You must be registered to comment and vote on comments.
Another thing for government to come in and regulate, God forbid people take personal responsibility for actions. The article states that the manufacturers already make recommendations in the instructions about overcrowding and allowing bigger kids and adults to bounce with young kids. If people ignore those instructions, why is it the governments job to get involved and make MORE regulations?
Because it takes full time parental or responsible person supervision to watch the bouncy house and limit the numbers of kids inside. That is why the injuries are up.
Good, another form of exercise from which wet we can "protect" our kids. I strongly suspect that the net harm from preventing kids from participating in fun but marginally risky activity is much lower than the harm caused by driving them toward a more sedentary lifestyle. It doesn't have to be one extreme or the other, but it seems to work out that way for lots of kids/parents...
Let kids be kids for pete's sake. I grew up without carseats, safety belts, helmets, non-choking toys, etc... A broken leg or arm was a medal of sorts for kids. We don't need a nanny state - we need to let kids be kids and parents need to take some responsibility.
60,000,000 children in the US, 30 of them get hurt in these jump houses and that is a cause for concern? C'mon more kids get hurt on bicycles every year.
Don't go outside. It's dangerous.
Probably another issue involving "online inventing" wherein actual physical reality is not taken into account until it is too late. Goes to show how so many people with jobs under 30 these days are perpetual space cadets.
where did lochboxer get 30 from? the number is 11,000 injuries. That's quite a lot actually. I have young kids, so I have first hand experience with these things. Basically we have never held them back from using them, but my gut instinct watching them is it seems pretty dangerous. And chatting with other parents there, they all feel the same way. But it only takes two kids to bounce the wrong way and they could crack heads. What is so good about that. I don't really see where any regulation could solve this, beyond banning them and I'm not in favor of that. Kids love going on them. One time we went to one of these playlands for a birthday party. I dropped the older one with the party and took my younger boy, about 3 years old at the time to go on their bouncing obstacle course. We were the only ones there. One of the times through, he came flying down the exit ramp and ended way up on one of the sides to the ramp. It was pretty tall, but he bounced up there. I can't remember if he went over the side, but it was a concrete floor and a metal box right where he came off. It was by the grace of God that he wasn't killed that day. Scared the hell out of me, he didn't even notice. I think he landed on his arm, cried for 5 minutes, then got right back on. It can happen that fast, so you just never know. I paid very close attention to the landing ramp after that.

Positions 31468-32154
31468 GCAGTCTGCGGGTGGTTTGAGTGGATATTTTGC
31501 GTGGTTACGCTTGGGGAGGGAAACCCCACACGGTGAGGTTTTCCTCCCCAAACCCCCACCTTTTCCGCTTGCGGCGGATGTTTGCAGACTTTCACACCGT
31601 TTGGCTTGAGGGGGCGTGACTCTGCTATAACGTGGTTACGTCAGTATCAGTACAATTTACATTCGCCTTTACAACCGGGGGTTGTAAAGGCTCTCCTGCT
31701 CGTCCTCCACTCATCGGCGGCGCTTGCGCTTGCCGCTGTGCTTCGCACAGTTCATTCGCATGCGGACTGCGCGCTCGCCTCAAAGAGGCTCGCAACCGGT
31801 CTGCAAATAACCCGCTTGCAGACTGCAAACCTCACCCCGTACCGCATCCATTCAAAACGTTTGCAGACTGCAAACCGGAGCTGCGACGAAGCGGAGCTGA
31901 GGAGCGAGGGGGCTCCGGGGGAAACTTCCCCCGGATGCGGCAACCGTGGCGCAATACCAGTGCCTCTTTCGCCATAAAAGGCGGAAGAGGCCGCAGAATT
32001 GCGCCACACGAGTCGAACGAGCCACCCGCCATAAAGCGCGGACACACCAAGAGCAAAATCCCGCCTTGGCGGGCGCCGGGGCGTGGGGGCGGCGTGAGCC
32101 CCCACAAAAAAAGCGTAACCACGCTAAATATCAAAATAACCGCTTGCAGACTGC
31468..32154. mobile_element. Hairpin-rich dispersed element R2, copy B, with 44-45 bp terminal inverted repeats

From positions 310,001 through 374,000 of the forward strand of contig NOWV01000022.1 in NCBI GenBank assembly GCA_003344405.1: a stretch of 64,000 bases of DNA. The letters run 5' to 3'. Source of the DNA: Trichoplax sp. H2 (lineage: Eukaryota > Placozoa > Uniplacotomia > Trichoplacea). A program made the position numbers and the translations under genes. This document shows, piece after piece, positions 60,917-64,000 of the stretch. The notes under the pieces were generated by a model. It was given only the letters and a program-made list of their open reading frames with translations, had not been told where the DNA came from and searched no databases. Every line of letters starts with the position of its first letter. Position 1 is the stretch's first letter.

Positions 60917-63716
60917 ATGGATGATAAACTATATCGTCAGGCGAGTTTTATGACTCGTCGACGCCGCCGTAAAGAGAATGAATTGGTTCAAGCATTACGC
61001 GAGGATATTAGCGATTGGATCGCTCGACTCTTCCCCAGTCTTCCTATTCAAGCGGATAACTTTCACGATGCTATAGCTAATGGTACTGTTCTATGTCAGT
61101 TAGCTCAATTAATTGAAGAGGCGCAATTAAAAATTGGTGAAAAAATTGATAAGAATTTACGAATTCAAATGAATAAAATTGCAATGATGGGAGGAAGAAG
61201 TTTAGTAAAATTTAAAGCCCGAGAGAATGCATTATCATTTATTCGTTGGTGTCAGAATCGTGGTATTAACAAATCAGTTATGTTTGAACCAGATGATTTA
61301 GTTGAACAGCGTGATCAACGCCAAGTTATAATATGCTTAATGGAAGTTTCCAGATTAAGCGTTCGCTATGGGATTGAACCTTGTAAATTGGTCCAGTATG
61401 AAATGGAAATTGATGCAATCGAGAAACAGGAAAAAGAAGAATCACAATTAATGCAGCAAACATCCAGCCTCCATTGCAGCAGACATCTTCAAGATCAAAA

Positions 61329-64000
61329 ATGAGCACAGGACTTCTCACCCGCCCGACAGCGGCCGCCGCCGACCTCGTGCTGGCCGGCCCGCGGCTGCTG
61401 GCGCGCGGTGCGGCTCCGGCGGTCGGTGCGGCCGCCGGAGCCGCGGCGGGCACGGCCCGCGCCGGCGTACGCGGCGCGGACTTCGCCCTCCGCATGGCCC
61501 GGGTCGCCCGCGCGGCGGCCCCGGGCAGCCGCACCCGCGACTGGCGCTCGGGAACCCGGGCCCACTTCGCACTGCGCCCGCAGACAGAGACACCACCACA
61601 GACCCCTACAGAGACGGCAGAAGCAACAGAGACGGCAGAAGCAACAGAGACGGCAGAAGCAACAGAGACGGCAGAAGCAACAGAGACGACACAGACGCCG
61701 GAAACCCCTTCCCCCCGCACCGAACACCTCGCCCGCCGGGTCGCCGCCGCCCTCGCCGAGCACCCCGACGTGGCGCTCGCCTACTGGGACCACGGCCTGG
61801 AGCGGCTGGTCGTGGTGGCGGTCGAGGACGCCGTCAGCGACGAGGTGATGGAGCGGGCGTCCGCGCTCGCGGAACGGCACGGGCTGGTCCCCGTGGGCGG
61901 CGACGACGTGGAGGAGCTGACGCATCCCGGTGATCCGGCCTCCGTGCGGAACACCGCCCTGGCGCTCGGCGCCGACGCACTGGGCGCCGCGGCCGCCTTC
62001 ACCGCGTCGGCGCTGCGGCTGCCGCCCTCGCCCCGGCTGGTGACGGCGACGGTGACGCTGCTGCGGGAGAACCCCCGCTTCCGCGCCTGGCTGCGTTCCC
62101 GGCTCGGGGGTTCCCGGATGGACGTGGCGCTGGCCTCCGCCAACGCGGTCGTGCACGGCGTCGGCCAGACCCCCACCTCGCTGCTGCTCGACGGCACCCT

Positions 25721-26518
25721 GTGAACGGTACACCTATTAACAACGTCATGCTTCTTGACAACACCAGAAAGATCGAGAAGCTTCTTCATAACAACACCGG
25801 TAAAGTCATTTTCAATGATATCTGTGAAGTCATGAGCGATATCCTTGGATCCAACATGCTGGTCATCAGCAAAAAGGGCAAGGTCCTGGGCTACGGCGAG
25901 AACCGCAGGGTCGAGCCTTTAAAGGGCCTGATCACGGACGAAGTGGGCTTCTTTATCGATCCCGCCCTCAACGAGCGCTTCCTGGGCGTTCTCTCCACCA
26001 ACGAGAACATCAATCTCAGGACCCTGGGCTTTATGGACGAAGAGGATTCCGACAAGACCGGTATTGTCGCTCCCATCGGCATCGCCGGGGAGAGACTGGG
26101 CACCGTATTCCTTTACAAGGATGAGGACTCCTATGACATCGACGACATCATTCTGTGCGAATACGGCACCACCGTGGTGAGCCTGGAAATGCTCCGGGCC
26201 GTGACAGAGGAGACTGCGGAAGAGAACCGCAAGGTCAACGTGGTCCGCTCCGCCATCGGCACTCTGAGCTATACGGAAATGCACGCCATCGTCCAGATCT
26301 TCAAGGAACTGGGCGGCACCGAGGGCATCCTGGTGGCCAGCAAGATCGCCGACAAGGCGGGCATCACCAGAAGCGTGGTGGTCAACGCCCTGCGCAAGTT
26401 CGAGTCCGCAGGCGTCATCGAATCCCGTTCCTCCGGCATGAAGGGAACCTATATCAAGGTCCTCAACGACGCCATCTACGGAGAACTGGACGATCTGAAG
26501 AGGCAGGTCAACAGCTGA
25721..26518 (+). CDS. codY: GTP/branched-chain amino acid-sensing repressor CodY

I too grew up without car seats and bike helmets and somehow survived. But I use all of those things now. Talk to anyone that was in a car wreck and wasn't wearing a seat belt. Some of these newfangled ideas are actually quite logical and were long past due before they were implemented.
Your comment is being reviewed for inclusion on the site.
Comments will be reviewed before being published.
Your equipment is worth $$$! Ask us how much!
Find a Store
425 Portland Av. S.
Minneapolis, MN 55488
© 2013 StarTribune. All rights reserved.
StarTribune.com is powered by Limelight Networks